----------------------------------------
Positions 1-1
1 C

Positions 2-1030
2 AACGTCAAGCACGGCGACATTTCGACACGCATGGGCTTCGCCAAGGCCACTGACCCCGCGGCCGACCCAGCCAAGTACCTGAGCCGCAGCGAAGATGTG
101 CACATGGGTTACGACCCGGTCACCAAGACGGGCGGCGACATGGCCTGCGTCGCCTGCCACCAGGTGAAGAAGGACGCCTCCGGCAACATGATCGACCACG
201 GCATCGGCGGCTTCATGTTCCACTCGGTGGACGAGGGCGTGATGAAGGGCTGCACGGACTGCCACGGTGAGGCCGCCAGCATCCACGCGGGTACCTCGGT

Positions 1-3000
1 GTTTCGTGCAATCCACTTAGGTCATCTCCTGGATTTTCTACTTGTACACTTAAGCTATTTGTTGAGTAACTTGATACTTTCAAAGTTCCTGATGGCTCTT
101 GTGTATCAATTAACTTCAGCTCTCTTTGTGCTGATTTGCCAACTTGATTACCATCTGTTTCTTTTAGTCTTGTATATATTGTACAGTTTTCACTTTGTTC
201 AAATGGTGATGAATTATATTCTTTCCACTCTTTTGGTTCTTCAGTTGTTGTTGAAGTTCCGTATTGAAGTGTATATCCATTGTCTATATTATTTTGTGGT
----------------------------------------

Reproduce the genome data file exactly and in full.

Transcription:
Positions 1-1
1 C

Positions 2-1030
2 AACGTCAAGCACGGCGACATTTCGACACGCATGGGCTTCGCCAAGGCCACTGACCCCGCGGCCGACCCAGCCAAGTACCTGAGCCGCAGCGAAGATGTG
101 CACATGGGTTACGACCCGGTCACCAAGACGGGCGGCGACATGGCCTGCGTCGCCTGCCACCAGGTGAAGAAGGACGCCTCCGGCAACATGATCGACCACG
201 GCATCGGCGGCTTCATGTTCCACTCGGTGGACGAGGGCGTGATGAAGGGCTGCACGGACTGCCACGGTGAGGCCGCCAGCATCCACGCGGGTACCTCGGT

Positions 1-3000
1 GTTTCGTGCAATCCACTTAGGTCATCTCCTGGATTTTCTACTTGTACACTTAAGCTATTTGTTGAGTAACTTGATACTTTCAAAGTTCCTGATGGCTCTT
101 GTGTATCAATTAACTTCAGCTCTCTTTGTGCTGATTTGCCAACTTGATTACCATCTGTTTCTTTTAGTCTTGTATATATTGTACAGTTTTCACTTTGTTC
201 AAATGGTGATGAATTATATTCTTTCCACTCTTTTGGTTCTTCAGTTGTTGTTGAAGTTCCGTATTGAAGTGTATATCCATTGTCTATATTATTTTGTGGT